BUILDING BRIDGES: Newspapers are a gateway into a community

Columnist Taslim Jaffer says travel for her involves diving deeper than tourist attractions

On my last morning in stunning Diani Beach, just south of Mombasa, Kenya, I shoved my few belongings into my backpack and made my way down the tiled, stone stairs of my aunt’s and uncle’s home.

On the first floor, my eyes travelled beyond the living room where the large glass doors revealed a swimming pool in the foreground and the Indian Ocean just beyond.

I heard some low talking in the kitchen to my right but what caught my eye next prompted me to forego the chitchat and settle at the dining table instead: that day’s The Standard, the oldest Kenyan newspaper and one of the largest in the country. It is one of my simple pleasures to open a newspaper on my travels (and at home) and immerse myself in the happenings of those around me.

While munching on pili pili mogo chips, I read about the health benefits of edible insects (I decided I prefer the crunch of deep-fried cassava to that of termites) and a columnist’s take on the joys and frustrations of eavesdropping. The latter had me laughing out loud; as a chronic eavesdropper, I could completely relate. Flipping a couple pages, I read about some unspeakable tragedies that tore at my heart. Murder. Suicide. Child victims. It was difficult to reconcile those stories with the beauty I had seen on my travels. But those stories are there, no matter where you visit or live.

When you hold a newspaper in your hand, you hold the dark and the light of a community. You hold its sadness and joy, its triumphs and struggles. Do you truly want to understand your environment? Read the stories, opinions, obituaries and announcements.

So, why do I do this when I travel? I guess for me to feel like I have truly been somewhere, I need to dive a little deeper than tourist attractions. One of the benefits of travel is the opportunity it offers to build bridges. When I was reading The Standard there were a few things I couldn’t initially relate to, like the insects. However, I have enjoyed escargot; while snails are not insects, they are a non-traditional food for me, and one I’ve ordered off a menu many times since braving my first bite. Then how do I know beetles aren’t tasty? More importantly, who am I to judge someone who gets their protein from bugs?

In the Kenyan newspaper, I read about a little girl who had survived an attack by a hyena. “Whoa, I’ve never read a headline like that before!” I told my dad, who had joined me at the table. But, a week-and-a-half later, while in Victoria, I read in the Times Colonist about a four-year-old boy mauled by a cougar. And I recalled other headlines in my region about human encounters with wildlife and realized, while details might be different, other threads are the same. Of significance was that it didn’t matter to me whether the story was about a girl in the Rift Valley or a boy in Lake Cowichan, what mattered most was that both children were OK.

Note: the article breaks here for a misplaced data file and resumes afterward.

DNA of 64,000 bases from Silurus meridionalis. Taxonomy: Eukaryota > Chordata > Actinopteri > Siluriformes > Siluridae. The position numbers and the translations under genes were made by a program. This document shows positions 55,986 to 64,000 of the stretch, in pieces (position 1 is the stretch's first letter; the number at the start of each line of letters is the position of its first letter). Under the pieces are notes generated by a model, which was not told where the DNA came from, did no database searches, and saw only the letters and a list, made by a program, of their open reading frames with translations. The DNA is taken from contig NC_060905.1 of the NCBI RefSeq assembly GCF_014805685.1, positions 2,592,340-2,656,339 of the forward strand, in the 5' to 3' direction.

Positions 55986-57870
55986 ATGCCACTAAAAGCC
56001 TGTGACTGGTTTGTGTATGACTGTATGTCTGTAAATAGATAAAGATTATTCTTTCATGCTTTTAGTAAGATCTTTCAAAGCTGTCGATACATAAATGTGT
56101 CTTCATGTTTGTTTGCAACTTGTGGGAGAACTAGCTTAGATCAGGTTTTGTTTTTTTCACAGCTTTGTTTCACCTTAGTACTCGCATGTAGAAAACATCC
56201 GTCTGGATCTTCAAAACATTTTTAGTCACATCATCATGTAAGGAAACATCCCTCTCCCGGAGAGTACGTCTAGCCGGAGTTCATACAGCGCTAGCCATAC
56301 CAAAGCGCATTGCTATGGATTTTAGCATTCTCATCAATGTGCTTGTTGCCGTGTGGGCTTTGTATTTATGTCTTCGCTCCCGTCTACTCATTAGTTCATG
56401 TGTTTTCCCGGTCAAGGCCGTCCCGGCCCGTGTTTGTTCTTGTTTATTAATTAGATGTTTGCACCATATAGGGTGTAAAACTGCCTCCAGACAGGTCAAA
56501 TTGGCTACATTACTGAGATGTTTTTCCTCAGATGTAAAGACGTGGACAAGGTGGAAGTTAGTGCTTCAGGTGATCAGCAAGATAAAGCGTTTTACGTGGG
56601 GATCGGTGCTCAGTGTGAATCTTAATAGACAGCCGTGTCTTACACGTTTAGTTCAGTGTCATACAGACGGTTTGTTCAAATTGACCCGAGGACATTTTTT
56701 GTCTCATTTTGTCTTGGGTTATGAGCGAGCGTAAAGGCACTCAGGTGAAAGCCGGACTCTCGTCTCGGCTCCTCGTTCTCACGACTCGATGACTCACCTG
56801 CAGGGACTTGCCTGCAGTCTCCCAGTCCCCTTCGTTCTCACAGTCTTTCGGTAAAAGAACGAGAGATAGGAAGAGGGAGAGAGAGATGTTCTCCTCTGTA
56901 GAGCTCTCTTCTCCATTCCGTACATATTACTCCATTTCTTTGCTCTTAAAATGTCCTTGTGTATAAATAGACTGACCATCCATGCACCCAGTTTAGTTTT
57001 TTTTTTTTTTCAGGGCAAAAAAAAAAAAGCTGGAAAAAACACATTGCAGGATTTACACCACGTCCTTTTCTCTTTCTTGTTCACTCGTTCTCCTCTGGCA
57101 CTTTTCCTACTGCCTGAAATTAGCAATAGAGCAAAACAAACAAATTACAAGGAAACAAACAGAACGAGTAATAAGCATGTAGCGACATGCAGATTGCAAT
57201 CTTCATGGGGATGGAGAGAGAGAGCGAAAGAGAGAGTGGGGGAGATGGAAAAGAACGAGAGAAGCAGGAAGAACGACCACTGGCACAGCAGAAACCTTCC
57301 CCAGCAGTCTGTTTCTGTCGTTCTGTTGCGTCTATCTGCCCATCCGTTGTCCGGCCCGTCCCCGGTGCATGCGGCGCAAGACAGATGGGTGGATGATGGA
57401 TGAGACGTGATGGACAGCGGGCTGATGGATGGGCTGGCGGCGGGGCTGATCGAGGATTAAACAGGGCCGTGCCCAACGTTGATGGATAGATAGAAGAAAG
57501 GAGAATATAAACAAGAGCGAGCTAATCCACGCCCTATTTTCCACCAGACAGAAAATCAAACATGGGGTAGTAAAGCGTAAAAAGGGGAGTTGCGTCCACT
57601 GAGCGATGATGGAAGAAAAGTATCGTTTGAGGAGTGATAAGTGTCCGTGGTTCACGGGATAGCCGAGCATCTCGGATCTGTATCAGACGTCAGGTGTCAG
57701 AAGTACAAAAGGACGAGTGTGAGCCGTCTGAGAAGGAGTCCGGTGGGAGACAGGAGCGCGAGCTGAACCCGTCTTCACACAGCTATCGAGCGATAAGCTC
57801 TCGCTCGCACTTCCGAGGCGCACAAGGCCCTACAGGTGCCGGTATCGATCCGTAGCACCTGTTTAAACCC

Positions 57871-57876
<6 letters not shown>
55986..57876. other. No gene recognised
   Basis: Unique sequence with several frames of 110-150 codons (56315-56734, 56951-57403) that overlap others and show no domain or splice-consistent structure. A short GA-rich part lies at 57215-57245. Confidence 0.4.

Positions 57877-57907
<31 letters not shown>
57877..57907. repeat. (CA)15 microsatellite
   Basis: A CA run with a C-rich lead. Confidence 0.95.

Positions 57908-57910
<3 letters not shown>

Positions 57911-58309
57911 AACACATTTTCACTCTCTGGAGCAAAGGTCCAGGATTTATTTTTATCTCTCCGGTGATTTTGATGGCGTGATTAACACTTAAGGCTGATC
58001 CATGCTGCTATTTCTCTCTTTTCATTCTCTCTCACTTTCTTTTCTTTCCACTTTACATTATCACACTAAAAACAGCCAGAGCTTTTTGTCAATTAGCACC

I once had a serviceman come to my door for an appointment and hand me the newspaper that I hadn’t yet collected off my porch. “Here’s your recycling!” he quipped.

“Oh, I’ll read every page first,” I replied. I should have told him I usually start with my favourite section, the obituaries.

While at home or abroad, newspapers are a gateway into the community around you. Thank you for taking the time to read this one, and I encourage you to do the same on your travels!

Columnist Taslim Jaffer writes monthly on multicultural connections.

Just Posted

VIDEO: Young balance-bikers race through Surrey’s Civic Plaza at Strider Cup

The course has several obstacles including ‘Mount Scary’ and the ‘Noodle Monster’

White Rock Beer For The Pier to go on sale early this week

Restaurants, bars and liquor stores from Vancouver to Chilliwack will sell new brew

45-year-old ID’ed as victim of South Surrey stabbing

Delphin Paul Prestbakmo died at the scene, near 18 Avenue and 152 Street

‘Potentially life-threatening’ injuries in overnight Surrey crash

Police had Highway 10 between 180th and 186th streets closed for several hours

Support granted for NatureKids

Program provides opportunities for youth and families to learn about and enjoy the outdoors

VIDEO: Langley Ribfest met with protesters

Groups that oppose the event for various reasons plan to be on site each of the three days.

Canadians killed in Afghanistan honoured during emotional dedication ceremony

One-hundred-fifty-eight Canadian soldiers died during the mission

It’s snow joke: Up to 30 cm of snow expected to fall in northeastern B.C.

Alaska Highway, Fort Nelson to be hit with August snowstorm, according to Environment Canada

‘I’m just absolutely disgusted’: Husband furious after B.C. Mountie’s killer gets day parole

Kenneth Fenton was sentenced to prison after he fatally struck Const. Sarah Beckett’s cruiser

Sea-to-Sky Gondola in B.C. likely out of commission until 2020

Sea to Sky Gondola carries between 1,500 and 3,000 people every day during the summer season

PHOTOS: Weapons seized at Portland right-wing rally, counterprotests

Not all who gathered Saturday were with right-wing groups or antifa

Maple Ridge’s first retail cannabis store opens Monday

Spiritleaf is just the second private pot shop in the Fraser Valley

Discussion on grief and loss between Stephen Colbert, Anderson Cooper goes viral

The exchange includes emotional question from Cooper, and outlook on grief as a child

Toronto activist calling on federal parties to nominate more black candidates

Fewer than 20 black Canadians have been nominated so far, including some Liberal MPs seeking re-election

Most Read

l -->